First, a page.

these amendments can have/ And language equally decisive, if 
less emphatic, may be found in Smith v. The State of Maryland, 
and Withers v. Buckley and others. 

"In the views thus stated and supported we entirely concur. 
They apply to the sixth as fully as to any other of the amend- 
ments." 

I also read from Book 15, page 269, (Smith v. Mary- 



ARTICLE I., SECTION 14 321 

land). This case arose upon the power of the state of 
Maryland to enact laws relating to oyster taking on the 
coast there. It was claimed it was unconstitutional be- 
cause Congress had the right to enact laws relating to 
commerce, and it was further upon the question as to 
whether the warrant issued out of the state court was 
defective : 

"So far as it rests on the constitution of the state, the ob- 
jection is not examinable here, under the 25th section of the 
Judiciary Act. If rested on that clause in the Constitution of 
the United States which prohibits the issuing of a warrant, but on 
probable cause supported by oath, the answer is, that this re- 
strains the issue of warrants only under the laws of the United 
States, and has no application to state process." 

Further on in the case of Withers v. Buckley, (the same 
book, page 816) the question arose in regard to an act passed 
by the legislature of Mississippi regulating and defining the 
powers of the commissioners of Homochitto River. They say 
this in conclusion: 

"The Act of the Legislature of Mississippi* therefore, is 
strictly within the legitimate and even essential powers of the 
state, is in violation of neither the Constitution nor laws of the 
United States, and presents no conjecture or aspect by which 
this court would be warranted to supervise or control the decree 
of the High Court of Errors and Appeals of Mississippi." 

In the case of Fox v. The State of Ohio a woman was in- 
dicted there under the state criminal law for issuing counterfeit 
money and was tried and found guilty. (Book 12, page 222) : 

"It would follow from these views, that if within the power 
conferred by the clauses of the Constitution above quoted can be 
drawn the power to punish a private cheat effected by means of 
a base dollar, that power certainly cannot be deduced from either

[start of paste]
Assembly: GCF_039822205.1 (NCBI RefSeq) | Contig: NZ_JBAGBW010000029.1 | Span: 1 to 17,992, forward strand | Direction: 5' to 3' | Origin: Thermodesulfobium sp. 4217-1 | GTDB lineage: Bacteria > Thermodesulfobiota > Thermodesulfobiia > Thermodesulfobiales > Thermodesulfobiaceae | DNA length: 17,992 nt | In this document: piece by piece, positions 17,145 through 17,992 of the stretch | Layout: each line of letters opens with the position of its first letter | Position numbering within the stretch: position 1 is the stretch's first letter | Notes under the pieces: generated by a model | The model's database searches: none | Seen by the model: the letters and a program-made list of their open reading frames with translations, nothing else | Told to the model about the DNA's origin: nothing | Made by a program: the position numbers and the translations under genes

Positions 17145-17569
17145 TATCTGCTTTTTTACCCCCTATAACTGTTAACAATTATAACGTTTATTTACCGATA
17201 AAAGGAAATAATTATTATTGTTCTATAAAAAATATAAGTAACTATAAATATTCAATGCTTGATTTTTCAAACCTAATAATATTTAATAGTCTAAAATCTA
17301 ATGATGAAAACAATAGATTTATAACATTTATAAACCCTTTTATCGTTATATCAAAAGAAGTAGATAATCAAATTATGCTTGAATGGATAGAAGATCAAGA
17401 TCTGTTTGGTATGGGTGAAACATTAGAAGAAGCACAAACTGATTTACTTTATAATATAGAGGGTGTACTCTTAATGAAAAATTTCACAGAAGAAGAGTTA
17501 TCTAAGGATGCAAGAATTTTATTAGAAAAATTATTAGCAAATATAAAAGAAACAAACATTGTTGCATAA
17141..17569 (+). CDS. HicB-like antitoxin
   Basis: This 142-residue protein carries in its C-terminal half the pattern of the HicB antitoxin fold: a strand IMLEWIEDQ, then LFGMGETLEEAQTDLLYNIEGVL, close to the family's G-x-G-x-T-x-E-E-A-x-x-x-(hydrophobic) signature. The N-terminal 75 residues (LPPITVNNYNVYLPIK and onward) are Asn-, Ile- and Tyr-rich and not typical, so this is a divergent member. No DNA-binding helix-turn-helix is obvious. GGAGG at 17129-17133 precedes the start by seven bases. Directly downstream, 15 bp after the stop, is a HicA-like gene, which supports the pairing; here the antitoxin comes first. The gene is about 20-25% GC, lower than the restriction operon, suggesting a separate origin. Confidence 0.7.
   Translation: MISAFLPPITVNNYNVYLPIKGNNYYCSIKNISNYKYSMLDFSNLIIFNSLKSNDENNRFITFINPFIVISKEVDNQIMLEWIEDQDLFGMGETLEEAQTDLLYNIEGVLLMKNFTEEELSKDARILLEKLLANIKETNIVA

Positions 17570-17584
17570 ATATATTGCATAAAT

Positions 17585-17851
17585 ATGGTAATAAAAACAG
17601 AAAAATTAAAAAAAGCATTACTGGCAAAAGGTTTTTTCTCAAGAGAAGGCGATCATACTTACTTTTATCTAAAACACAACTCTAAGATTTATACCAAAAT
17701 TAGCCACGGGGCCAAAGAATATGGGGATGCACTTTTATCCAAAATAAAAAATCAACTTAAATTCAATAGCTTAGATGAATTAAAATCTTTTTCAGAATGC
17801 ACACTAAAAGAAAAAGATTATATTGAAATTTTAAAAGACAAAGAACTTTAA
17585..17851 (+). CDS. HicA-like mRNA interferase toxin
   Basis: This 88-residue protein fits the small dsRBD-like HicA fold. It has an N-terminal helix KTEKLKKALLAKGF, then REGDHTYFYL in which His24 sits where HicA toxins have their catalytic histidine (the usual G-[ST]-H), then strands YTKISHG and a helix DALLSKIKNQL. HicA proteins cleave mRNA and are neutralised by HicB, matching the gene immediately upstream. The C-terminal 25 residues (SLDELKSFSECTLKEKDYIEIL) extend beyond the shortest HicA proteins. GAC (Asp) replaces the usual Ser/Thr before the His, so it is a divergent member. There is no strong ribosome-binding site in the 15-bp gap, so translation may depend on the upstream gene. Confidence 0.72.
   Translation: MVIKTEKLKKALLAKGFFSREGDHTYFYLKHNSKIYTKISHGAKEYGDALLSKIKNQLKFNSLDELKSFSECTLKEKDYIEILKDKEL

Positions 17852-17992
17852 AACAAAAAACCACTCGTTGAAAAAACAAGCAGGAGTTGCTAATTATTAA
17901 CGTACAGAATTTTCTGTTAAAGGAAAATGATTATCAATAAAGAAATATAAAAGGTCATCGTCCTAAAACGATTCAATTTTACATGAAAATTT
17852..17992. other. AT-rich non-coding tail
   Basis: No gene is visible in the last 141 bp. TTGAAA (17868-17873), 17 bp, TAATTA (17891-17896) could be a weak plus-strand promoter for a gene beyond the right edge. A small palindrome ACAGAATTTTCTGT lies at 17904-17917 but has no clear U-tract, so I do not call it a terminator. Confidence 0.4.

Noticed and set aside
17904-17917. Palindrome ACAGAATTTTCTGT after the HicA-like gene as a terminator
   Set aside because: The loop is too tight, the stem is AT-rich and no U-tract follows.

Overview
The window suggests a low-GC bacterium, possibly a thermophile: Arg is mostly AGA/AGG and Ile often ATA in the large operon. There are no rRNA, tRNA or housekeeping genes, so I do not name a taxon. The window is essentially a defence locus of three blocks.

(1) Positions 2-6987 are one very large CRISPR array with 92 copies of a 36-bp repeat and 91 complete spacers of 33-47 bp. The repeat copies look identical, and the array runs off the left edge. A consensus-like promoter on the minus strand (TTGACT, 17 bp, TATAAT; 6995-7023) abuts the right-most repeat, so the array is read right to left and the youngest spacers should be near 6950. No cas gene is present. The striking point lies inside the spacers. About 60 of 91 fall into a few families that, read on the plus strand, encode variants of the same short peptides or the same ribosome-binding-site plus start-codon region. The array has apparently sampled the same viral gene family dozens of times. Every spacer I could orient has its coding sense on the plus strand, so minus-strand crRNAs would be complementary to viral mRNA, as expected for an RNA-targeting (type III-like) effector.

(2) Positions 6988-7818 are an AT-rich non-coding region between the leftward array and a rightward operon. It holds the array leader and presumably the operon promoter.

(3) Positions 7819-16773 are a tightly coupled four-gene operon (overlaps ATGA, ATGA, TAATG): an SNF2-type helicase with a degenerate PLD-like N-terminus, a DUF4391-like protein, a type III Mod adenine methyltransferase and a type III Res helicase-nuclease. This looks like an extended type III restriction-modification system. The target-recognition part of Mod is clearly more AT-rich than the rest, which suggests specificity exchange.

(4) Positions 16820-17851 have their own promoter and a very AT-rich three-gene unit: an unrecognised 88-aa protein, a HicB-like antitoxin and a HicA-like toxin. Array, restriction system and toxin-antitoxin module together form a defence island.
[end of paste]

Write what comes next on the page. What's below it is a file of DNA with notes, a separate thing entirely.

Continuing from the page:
the common sense or the adjudicated meaning of the language 
used in the Constitution, or from any apparent or probable con- 
flict which might arise between the federal and state authori- 
ties, operating each upon these distinct characters of offense. If 
any such conflict can be apprehended, it must be from some re- 
mote, and obscure, and scarcely comprehensible possibility, which 
can never constitute an objection to a just and necessary state 

power It has been objected on behalf of the plaintiff in 

error, that if the states can inflict penalties for the offense of 
passing base coin, and the federal government should denounce 
a penalty against the same act, an individual under these sep- 
arate jurisdictions might be liable to be twice punished for the 
one and the same crime, and that this would be in violation of 



322 ARTICLE I., SECTION 14 

the fifth article of the amendments to the Constitution, declaring 
that no person shall be subject for the same offense to be twice 
put in jeopardy life or limb. Conceding for the present that 
Congress should undertake, and could rightfully undertake, to 
punish a cheat perpetrated between citizens of a state because 
an instrument in effecting that cheat was a counterfeited coin 
of the United States, the force of the objection sought to be 
deduced from the position assumed is not perceived; for the 
position is itself without real foundation. The prohibition al- 
luded to as contained in the amendments to the Constitution, as 
well as others with which it is associated in those articles, were 
not designed as limits upon the state governments in reference 
to their own citizens. They are exclusively restrictions upon 
federal power, intended to prevent interference with the rights 
of the states, and of their citizens. Such has been the inter- 
pretation given to those amendments by this court, in the case 
of Barron v. The Mayor and City Council of Baltimore (7 
Peters, 243) ; and such, indeed, is the only rational and intelli- 
gible interpretation which those amendments can bear, since it 
is neither probable nor credible that the states should have 
anxiously insisted to engraft upon the federal Constitution re- 
strictions upon their own authority — restrictions which some of 
the states regarded as the sine qua non of its adoption by them. 
It is almost certain, that, in the benignant spirit in which the 
institutions both of the state and federal systems are administered, 
an offender who should have suffered the penalties denounced by